Thursday, March 24. 2011
Yllen wandered the estate alone. The chill of the servants’ corridors were a stark contrast to the warmth of the great halls. They were two worlds, intertwined but never one. Yllen had gotten lost many times moving between the two. Today she travelled the main passage from the servants’ quarters to the central manse. Other servants passed her constantly. Rarely was she acknowledged. No one talked to a sweeper’s apprentice.
Gundrea had disappeared earlier. In a subdued tone he’d told her to put an ear to the ground while he arranged transport. Yllen was happy enough to be alone. The quiet murmur of conversation drifted through doors in the corridor occasionally. Yllen stopped at one and strained her ears. She gathered a few snatches before continuing on. Coming to a junction she turned off abruptly and with a furtive glance quickened her pace.
A metal door creaked. Light filtered into the dark corridor briefly. Yllen slipped outside and shut it behind her. Her outfit was different and she carried a rake instead of a broom. Dawn had happened but the morning fog had yet to burn away. The gardens were damp beneath her sandals. Yllen crossed the lawns and worked her way down the estate’s drive. A fountain tinkled in the distance. Murky shapes suggested the distant town. Eventually Yllen reached a spot that satisfied her and began to rake.
She did not have long to wait. Something thundered up the drive. Yllen kept her head down as the carriage passed, only spying when sure it was past. The livery was unfamiliar, a blur of white ribbons. She did not leave immediately instead working the patch for several minutes. Satisfied she had maintained her cover she fled back toward the estate.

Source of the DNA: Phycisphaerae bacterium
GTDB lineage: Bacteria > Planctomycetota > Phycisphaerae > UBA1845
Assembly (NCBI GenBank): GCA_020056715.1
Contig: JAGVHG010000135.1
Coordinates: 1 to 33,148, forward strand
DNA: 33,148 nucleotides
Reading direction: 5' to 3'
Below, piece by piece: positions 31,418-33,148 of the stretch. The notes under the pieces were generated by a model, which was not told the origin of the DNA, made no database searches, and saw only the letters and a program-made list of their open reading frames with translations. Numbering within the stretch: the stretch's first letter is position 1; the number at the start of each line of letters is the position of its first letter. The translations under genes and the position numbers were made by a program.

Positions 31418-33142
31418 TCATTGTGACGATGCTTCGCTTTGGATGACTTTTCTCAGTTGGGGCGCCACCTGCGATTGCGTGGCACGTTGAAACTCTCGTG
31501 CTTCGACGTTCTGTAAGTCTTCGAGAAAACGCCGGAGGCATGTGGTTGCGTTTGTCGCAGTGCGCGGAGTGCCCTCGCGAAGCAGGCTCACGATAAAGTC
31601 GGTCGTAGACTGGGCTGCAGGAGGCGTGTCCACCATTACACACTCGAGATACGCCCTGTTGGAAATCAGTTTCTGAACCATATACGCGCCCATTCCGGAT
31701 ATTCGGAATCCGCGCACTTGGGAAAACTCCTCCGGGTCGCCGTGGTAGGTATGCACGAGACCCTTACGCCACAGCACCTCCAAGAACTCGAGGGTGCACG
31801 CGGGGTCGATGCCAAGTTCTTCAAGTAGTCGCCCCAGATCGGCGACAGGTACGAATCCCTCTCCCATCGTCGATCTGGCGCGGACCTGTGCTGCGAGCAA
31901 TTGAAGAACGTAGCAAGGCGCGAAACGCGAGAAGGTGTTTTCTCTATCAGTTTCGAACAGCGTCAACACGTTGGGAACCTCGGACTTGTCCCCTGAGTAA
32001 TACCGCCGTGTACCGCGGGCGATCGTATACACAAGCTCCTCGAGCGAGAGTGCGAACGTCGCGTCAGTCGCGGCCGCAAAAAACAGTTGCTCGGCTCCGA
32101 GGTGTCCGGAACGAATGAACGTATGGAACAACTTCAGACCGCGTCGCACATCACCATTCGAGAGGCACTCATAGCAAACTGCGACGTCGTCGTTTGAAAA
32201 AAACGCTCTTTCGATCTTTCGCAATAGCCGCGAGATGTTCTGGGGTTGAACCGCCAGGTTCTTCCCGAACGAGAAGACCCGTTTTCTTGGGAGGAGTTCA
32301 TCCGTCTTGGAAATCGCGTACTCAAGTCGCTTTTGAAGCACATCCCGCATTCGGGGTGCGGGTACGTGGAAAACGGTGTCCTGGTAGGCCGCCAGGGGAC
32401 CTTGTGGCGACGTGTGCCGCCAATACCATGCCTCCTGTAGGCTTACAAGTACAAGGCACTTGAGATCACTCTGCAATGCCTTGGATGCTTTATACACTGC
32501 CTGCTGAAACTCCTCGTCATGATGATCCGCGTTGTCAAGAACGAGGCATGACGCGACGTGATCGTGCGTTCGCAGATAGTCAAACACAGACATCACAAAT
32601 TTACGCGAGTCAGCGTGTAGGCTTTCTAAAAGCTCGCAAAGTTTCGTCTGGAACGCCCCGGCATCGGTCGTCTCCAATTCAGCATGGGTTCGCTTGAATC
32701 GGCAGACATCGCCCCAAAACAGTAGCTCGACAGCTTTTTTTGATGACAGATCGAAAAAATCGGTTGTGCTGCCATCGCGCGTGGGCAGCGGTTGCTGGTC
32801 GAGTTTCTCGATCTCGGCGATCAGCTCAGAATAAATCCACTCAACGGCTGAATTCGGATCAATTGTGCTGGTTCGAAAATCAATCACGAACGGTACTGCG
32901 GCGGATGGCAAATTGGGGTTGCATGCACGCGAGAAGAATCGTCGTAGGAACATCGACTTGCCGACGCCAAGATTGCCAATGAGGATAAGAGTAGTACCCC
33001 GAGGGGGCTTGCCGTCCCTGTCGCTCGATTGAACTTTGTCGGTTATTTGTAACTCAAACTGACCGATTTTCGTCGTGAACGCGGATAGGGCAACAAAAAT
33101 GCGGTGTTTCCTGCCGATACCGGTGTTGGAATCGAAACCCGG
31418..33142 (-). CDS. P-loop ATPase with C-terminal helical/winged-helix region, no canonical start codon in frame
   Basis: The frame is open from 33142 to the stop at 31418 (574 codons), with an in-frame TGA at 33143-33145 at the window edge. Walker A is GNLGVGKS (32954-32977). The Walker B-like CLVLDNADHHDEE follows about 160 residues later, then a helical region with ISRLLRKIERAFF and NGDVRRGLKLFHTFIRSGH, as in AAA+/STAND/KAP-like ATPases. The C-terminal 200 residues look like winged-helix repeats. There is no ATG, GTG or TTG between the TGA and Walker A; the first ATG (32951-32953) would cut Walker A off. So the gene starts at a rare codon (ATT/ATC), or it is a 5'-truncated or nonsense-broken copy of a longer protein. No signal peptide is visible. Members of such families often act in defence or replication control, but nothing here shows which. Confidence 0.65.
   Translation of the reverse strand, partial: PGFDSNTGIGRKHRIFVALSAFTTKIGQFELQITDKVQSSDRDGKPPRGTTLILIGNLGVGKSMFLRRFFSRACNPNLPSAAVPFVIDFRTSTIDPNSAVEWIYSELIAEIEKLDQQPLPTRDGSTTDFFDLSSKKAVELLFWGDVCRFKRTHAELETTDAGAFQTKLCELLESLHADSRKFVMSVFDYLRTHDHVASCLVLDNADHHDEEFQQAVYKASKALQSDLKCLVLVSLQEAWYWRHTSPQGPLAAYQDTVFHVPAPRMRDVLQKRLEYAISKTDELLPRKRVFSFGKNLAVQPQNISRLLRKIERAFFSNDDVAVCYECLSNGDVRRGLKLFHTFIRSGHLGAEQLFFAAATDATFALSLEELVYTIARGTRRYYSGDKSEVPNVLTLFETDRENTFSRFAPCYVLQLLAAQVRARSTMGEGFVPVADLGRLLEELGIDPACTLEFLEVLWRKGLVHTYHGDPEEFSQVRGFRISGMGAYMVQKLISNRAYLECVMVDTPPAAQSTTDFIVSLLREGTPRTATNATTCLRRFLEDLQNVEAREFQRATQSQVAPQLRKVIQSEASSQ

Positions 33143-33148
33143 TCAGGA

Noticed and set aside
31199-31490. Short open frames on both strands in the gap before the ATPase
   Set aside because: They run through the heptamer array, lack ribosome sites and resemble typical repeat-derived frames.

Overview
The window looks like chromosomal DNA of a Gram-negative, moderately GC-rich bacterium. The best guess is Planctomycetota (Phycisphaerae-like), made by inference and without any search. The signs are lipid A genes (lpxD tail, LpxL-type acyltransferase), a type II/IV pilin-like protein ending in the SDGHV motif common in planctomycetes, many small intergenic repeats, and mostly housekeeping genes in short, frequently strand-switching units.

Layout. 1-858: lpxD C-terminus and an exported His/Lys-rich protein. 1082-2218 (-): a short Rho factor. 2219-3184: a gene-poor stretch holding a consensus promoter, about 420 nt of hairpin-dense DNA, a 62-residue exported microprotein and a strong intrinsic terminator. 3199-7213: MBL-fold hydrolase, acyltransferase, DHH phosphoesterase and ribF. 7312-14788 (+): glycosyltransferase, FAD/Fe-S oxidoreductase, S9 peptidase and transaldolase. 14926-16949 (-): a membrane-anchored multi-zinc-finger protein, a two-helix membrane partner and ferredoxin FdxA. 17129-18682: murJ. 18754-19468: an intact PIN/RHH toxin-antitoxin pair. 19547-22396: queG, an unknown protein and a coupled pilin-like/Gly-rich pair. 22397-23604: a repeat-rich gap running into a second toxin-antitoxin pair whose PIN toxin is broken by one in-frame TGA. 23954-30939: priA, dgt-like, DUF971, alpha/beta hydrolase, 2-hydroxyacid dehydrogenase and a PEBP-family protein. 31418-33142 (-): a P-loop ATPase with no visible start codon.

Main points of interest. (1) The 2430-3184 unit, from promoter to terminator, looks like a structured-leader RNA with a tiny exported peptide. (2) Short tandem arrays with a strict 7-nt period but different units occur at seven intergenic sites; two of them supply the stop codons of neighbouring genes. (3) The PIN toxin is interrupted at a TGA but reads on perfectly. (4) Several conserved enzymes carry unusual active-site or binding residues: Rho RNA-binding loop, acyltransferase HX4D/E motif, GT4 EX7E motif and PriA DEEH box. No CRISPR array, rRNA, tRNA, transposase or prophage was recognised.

Guards patrolled the hall. Their armour was bedecked in azure gilt. Most fine of all were their masks, bird beaks with golden filigree. But Yllen knew better than to trust appearances. They swept the room thoroughly, covering each other well. One nudged aside a bulging tapestry, a hand on his blade. The servants oft told stories of the peacock’s guard. The peacock himself, as the servants called their lord, had yet to arrive.
Yllen clustered with other servants in a nook of the hall. Clad in a maid’s outfit she had slipped into the house staff. A guard’s gaze swept over her. She could not tell his expression, and tried to look nonchalant. Eventually he moved on. Only when the guards were satisfied did they permit the guests to enter.
The great doors thudded open. A small party marched up the carpet. There were guards in cream armour, one looked oddly familiar. Yllen frowned but focused on the three in the centre. There was a fussy man in a white hat, a portly fellow in a plain white mask and a woman in a red and white dress. She seemed to be the leader, the other two attending her as she approached the dais. Upon the dais was an empty chair. All waited upon the peacock’s pleasure.
A nudge from a fellow maid jolted her from musing.
“Who’re they then?” whispered the maid.
“Couldn’t say,” said Yllen, trying to ignore her.
“Probably relatives,” said a male voice.
“She looks a right prude,” There was a stifled giggle.
Yllen regretted joining the peanut gallery. But hiding amongst the servants was the best way to spy on visitors. Best of all were screens that hid them from sight. Yllen wondered if the sight of commoners so offended nobles.
The party halted before the dais. There was a certain stand-offishness between the guards in white and the peacock’s men. Yllen wondered if the two groups were enemies. The way things went they could have fought just last week.